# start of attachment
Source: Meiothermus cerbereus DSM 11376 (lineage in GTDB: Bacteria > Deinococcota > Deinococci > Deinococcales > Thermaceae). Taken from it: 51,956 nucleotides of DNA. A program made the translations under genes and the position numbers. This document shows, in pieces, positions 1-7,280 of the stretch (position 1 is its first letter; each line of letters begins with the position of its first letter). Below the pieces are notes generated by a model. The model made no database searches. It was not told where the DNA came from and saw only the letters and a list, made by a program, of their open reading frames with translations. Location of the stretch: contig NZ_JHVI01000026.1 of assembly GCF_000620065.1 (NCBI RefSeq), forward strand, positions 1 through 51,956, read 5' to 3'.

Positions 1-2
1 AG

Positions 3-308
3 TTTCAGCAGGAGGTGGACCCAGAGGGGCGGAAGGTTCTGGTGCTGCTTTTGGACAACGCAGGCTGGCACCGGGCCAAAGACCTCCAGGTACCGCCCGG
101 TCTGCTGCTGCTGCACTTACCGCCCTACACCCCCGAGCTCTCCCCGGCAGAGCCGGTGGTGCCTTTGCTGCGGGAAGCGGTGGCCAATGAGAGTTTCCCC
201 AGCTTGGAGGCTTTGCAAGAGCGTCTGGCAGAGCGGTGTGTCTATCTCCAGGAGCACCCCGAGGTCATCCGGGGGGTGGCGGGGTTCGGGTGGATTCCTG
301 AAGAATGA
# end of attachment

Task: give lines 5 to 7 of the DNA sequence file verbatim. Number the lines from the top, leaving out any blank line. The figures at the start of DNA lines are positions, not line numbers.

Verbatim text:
3 TTTCAGCAGGAGGTGGACCCAGAGGGGCGGAAGGTTCTGGTGCTGCTTTTGGACAACGCAGGCTGGCACCGGGCCAAAGACCTCCAGGTACCGCCCGG
101 TCTGCTGCTGCTGCACTTACCGCCCTACACCCCCGAGCTCTCCCCGGCAGAGCCGGTGGTGCCTTTGCTGCGGGAAGCGGTGGCCAATGAGAGTTTCCCC
201 AGCTTGGAGGCTTTGCAAGAGCGTCTGGCAGAGCGGTGTGTCTATCTCCAGGAGCACCCCGAGGTCATCCGGGGGGTGGCGGGGTTCGGGTGGATTCCTG